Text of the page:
Today (1 January) is the feast day of Saint Basil the Great in the Eastern churches. Basil wrote many theological works and is remembered (along with the two Gregorys, of Nyssa and Nazianzus—pictured below) as one of the Cappadocian Fathers, who played an influential role in the development of patristic thinking about the triune God.
It is said that Basil was tall, thin, partly bald, with a long beard. (He is the one on the left in the icon above.) He ate no more than was absolutely necessary for his survival; he never ate meat. It is said that he had only one worn undergarment and one overgarment.
Basil said that prayer was the seasoning for our daily work, as we season food with salt; that sacred and holy songs can only inspire us and give us joy and not grief. His philosophy fits well into the Christmas Season, when we season our lives with carols!
At the age of 28, Basil “left the world” and became a monk; at 35 a priest, then at 41, the Bishop of Caesarea. It is said that Basil, being born into a wealthy family, gave away all his possessions to the poor, the underprivileged, those in need, and children.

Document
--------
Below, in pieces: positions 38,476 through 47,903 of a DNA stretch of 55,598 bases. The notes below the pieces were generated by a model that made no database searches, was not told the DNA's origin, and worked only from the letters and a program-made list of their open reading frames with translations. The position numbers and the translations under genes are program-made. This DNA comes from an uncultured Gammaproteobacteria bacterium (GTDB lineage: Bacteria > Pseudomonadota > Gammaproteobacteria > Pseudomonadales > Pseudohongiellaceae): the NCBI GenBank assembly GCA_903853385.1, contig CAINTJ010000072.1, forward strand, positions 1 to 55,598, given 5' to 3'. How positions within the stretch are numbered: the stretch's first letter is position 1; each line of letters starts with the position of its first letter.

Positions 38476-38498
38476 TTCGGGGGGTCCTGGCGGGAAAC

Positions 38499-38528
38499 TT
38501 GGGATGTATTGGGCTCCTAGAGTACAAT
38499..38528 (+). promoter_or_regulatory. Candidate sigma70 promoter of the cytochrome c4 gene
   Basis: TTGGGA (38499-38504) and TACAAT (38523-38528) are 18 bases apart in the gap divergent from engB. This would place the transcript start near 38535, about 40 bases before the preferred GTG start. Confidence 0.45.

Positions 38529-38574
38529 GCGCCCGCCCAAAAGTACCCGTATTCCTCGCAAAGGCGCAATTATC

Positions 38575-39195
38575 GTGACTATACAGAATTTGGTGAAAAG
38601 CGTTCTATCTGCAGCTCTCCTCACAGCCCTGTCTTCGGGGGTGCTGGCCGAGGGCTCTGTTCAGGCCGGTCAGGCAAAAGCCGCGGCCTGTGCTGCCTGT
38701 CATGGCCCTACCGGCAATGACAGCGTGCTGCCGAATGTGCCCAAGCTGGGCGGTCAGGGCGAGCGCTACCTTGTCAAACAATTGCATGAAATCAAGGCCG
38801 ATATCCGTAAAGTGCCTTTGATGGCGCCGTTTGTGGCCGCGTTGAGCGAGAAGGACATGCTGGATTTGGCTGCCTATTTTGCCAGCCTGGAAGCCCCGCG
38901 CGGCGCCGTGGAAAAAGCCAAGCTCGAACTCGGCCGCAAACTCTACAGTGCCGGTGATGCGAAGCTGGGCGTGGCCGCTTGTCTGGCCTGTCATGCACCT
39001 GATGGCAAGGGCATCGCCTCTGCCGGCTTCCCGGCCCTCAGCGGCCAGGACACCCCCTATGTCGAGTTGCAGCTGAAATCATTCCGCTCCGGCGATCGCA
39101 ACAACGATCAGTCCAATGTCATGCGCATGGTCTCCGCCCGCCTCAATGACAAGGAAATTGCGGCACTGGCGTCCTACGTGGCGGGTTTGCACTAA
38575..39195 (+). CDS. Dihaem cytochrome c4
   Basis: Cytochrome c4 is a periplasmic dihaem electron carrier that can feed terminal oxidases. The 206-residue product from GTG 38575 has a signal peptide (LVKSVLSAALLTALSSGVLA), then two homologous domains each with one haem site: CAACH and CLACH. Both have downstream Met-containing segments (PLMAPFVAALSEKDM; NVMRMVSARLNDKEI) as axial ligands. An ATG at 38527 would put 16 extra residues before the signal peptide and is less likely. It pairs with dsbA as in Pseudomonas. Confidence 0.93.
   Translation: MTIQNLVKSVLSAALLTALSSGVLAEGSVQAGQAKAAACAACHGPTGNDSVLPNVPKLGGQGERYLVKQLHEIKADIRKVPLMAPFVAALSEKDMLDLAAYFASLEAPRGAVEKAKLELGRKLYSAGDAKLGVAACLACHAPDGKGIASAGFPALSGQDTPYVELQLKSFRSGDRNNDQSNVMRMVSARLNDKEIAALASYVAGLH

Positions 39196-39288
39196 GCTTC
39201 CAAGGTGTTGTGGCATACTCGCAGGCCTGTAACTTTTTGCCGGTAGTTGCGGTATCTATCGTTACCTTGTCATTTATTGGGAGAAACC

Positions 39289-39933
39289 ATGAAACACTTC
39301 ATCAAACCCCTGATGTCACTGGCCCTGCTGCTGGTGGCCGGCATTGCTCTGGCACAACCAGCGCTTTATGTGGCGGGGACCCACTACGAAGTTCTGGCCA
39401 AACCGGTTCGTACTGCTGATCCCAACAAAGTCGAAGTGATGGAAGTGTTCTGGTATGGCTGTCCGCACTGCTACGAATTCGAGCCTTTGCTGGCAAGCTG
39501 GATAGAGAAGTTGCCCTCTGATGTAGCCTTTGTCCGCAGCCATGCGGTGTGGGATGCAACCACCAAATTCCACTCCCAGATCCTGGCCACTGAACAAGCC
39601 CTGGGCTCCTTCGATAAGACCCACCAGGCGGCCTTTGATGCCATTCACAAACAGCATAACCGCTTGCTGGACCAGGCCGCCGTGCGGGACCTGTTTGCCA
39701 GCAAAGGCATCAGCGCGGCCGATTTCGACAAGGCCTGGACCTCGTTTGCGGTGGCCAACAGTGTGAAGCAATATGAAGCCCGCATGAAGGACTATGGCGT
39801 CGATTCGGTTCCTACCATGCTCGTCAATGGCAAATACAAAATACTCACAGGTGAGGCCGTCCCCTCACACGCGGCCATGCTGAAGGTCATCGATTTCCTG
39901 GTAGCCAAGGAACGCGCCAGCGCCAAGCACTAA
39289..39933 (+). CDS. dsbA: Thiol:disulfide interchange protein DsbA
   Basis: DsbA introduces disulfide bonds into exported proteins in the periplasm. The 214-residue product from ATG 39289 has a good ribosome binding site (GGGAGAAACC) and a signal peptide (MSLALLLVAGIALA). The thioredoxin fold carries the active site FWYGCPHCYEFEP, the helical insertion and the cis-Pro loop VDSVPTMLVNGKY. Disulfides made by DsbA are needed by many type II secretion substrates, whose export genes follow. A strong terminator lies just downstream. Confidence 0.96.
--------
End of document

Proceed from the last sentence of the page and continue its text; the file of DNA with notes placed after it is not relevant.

For Greeks and others in the Orthodox tradition, St Basil is the saint associated with Santa Claus. In Greek tradition, he brings gifts to children every January 1 (St Basil’s Day). It is traditional on St Basil’s Day to serve vasilopita, a rich bread baked with a coin inside.
It is also customary on his feast day to visit the homes of friends and relatives, to sing carols for the New Year, and to set an extra place at the table for Basil.
The celebration of St Basil on 1 January marks the day of his death. In the Western Church, because 1 January commemorates the Solemnity of Mary, Mother of God, Basil shares his saintly commemoration on the next day, 2 January, with Gregory of Nazianzus.
St Basil’s Hymn is one of many traditional Greek carols (often referred to as calanda) that are still sung by children on St Basil’s feast day (New Year’s Day). In the tradition still practiced to some extent in modern times, Greek children roam the neighborhoods from house-to-house on St Basil’s Day, playing instruments and singing songs, bidding New Year’s tidings to everyone, and receiving gifts of sweets and pastries from householders.
Here is the hymn (in a quirky and rather stilted translation):
It’s the beginning of the month
beginning of the year
High incense tree
Beginning of my good year
Church with the Holy Seat
It’s the beginning of our Christ
Saint and spiritual
He got out to walk on earth
And to welcome us
St. Basil is coming from Caesarea
And doesn’t want to deal with us
May you long live, my lady
He holds an icon and a piece of paper
With the picture of Christ our Saviour
A piece of paper and a quill
Please look at me, the young man